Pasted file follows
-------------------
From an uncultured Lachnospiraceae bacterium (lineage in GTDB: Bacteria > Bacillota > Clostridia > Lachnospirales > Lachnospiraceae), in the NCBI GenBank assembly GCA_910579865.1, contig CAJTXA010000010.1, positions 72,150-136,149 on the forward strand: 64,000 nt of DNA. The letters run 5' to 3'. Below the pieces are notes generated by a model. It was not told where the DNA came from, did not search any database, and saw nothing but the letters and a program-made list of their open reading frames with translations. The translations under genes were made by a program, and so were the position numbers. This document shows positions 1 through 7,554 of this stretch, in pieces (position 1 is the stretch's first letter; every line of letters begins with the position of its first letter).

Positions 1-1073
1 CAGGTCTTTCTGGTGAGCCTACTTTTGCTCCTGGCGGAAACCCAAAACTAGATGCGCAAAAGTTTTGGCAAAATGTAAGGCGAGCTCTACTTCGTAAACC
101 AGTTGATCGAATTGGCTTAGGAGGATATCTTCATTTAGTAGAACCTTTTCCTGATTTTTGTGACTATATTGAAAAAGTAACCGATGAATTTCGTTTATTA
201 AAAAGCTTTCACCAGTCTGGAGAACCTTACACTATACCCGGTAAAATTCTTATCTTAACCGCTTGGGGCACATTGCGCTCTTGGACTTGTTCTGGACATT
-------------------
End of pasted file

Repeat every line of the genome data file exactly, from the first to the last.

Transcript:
From an uncultured Lachnospiraceae bacterium (lineage in GTDB: Bacteria > Bacillota > Clostridia > Lachnospirales > Lachnospiraceae), in the NCBI GenBank assembly GCA_910579865.1, contig CAJTXA010000010.1, positions 72,150-136,149 on the forward strand: 64,000 nt of DNA. The letters run 5' to 3'. Below the pieces are notes generated by a model. It was not told where the DNA came from, did not search any database, and saw nothing but the letters and a program-made list of their open reading frames with translations. The translations under genes were made by a program, and so were the position numbers. This document shows positions 1 through 7,554 of this stretch, in pieces (position 1 is the stretch's first letter; every line of letters begins with the position of its first letter).

Positions 1-1073
1 CAGGTCTTTCTGGTGAGCCTACTTTTGCTCCTGGCGGAAACCCAAAACTAGATGCGCAAAAGTTTTGGCAAAATGTAAGGCGAGCTCTACTTCGTAAACC
101 AGTTGATCGAATTGGCTTAGGAGGATATCTTCATTTAGTAGAACCTTTTCCTGATTTTTGTGACTATATTGAAAAAGTAACCGATGAATTTCGTTTATTA
201 AAAAGCTTTCACCAGTCTGGAGAACCTTACACTATACCCGGTAAAATTCTTATCTTAACCGCTTGGGGCACATTGCGCTCTTGGACTTGTTCTGGACATT